Mental health workers at the Kaiser Permanente Fontana Medical Center on Dec. 10 joined other members of the National Union of Healthcare Workers in a planned five-day strike that included the Northern and Southern California Kaiser Permanente hospital network.
Marty Needleman, a spokesperson for the strikers and a psychiatric social worker at the Montclair clinic, said that "today's strike is about mental health patients being denied adequate care" because there aren't enough mental health staff personnel to handle the membership load.
Workers walking the strike line said this issue has been going on for 20 years.
A strike three years ago was also about the lack of staff needed to treat the Kaiser members who need mental health services, the workers said. According to Needleman, they came to an agreement with the Department of Mental Health. It was mandated that Kaiser would conduct an intake session within 14 days if a member requested a mental health consult. However, they did not reach an agreement on how to manage follow-up care for a patient, and patients have to wait months without any type of care for another visit, Needleman said.
Kaiser does send patients for outside contracted care, but according to Needleman, 70-80 percent of those patients return to a Kaiser facility, because they don't feel like they are getting the help they need. When these patients return to a Kaiser facility, that means the mental health care workers still don't have the staff they need to help their patients, Needleman said.
Mental health workers walking the strike line say people who have chronic conditions such as depression, anxiety, suicidal or homicidal ideations need treatment visits every 2-4 weeks.
"When patients aren't getting adequate care, they feel separated and they are suffering," Needleman said, adding that the patients usually use the emergency room to get help for their mental health needs.
The strike was expected to last for five days, Needleman said. The strikers were planning to go to the Ontario facility on Dec. 11 and return to Fontana on Dec. 13. Patients will still be able to get mental care help, but managers will be assessing the patients until the strike is over, Needleman said.
----- IN RESPONSE to the strike, Kaiser Permanente released a statement which read in part:
"We want our members and patients to know that during this strike, we are working hard to deliver high-quality care and services. All our hospitals and medical offices are open. Anyone in need of urgent mental health or other care will receive the services they require, although some non-urgent services are being rescheduled. We apologize for any inconvenience caused by this unnecessary strike.
"It's particularly disheartening that union leadership would call this strike during the holiday season, when many of our patients with mental health needs may be at their most vulnerable.
"Alongside our therapists, Kaiser Permanente has been on a path to be the best mental health and addiction care program in the nation. The quality of the care we provide has been recognized by the state's Office of the Patient Advocate, and by national quality organizations. We don't think there is any other organization that is doing more than we are to make mental health care better in the United States. We are committed to doing even more, to innovate, to advance care, and to continually seek to improve what we do."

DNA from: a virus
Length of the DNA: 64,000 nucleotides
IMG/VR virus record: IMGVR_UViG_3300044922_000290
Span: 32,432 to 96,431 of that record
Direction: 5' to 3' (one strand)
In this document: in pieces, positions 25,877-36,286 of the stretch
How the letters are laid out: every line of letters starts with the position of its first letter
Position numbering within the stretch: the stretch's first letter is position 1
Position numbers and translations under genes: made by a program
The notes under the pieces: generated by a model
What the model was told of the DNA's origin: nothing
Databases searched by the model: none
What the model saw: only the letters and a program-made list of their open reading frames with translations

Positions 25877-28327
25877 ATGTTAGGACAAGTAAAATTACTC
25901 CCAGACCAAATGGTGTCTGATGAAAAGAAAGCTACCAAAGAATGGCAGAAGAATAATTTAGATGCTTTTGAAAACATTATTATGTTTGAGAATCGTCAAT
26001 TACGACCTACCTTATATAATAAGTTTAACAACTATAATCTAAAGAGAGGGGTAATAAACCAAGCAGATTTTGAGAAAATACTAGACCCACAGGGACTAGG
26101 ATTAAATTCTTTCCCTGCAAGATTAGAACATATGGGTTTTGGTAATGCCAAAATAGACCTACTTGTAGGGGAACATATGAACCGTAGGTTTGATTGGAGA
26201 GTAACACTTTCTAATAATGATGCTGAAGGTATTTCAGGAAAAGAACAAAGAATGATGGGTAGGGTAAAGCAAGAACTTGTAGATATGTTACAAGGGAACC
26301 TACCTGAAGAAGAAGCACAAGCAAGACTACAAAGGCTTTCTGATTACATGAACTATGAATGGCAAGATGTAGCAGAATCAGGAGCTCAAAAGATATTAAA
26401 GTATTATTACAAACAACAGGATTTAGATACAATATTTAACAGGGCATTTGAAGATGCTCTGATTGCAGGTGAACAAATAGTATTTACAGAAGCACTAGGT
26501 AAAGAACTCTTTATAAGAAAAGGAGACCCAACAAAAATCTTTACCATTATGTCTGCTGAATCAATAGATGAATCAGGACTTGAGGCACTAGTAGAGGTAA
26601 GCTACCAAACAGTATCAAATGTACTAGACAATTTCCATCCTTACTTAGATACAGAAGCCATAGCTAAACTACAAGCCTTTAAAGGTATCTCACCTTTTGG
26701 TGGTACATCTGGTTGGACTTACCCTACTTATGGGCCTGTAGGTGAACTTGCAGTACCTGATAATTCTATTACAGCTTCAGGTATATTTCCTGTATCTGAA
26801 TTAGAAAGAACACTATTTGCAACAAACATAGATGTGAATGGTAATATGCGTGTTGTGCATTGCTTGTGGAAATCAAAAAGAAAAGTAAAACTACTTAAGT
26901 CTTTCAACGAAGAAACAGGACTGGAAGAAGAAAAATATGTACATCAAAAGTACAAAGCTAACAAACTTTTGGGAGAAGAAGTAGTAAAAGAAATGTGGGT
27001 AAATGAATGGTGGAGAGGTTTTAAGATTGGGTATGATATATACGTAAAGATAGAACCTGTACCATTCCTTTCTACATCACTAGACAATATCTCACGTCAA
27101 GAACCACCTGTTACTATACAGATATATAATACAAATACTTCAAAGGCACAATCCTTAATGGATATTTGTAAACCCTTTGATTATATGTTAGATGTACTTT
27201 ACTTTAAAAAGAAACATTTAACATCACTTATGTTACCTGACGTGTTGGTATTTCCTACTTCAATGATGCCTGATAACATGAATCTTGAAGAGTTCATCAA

Kaiser has been hiring therapists, increasing its staff by 30 percent (more than 500 new therapists in California) since 2015, even though there is a national shortage, Kaiser Permanente said.
"We've invested $175 million to expand and improve our mental health care offices, to provide environments that offer our patients convenience, comfort and privacy," Kaiser Permanente said.
Kaiser Permanente is the highest paying employer for mental health workers in California. The union is demanding wage increases that would be even higher, Kaiser Permanente said.
"Across Kaiser Permanente in Northern California, the majority of psychologists earn $138,000 or more, and the majority of social workers earn $111,000 or more. In Southern California, the majority of psychologists earn $135,000 or more, and the majority of social workers earn $109,000 or more," Kaiser Permanente said.
"The union's principal demands at the bargaining table have not been about improving care and access. Rather, in addition to seeking even higher wages and benefits, the union is demanding changes to performance standards that would reduce, not increase, the availability of mental health care for our patients.
"The union wants to reduce the amount of time caregivers spend seeing patients, from an average of 75 percent of time they agreed to in 2015. This would mean fewer appointments for our patients."
Kaiser Permanente said it is "offering wage increases which would keep our expert therapists among the best compensated in their profession, and continue to ensure that we attract and retain the most highly skilled professionals.
"Despite the union leadership's tactics, we are committed to responsibly reaching a new contract agreement. We value our therapists and are calling on them to talk to their union leadership and urge them to bargain constructively, and stop putting our patients in the middle of their contract demands."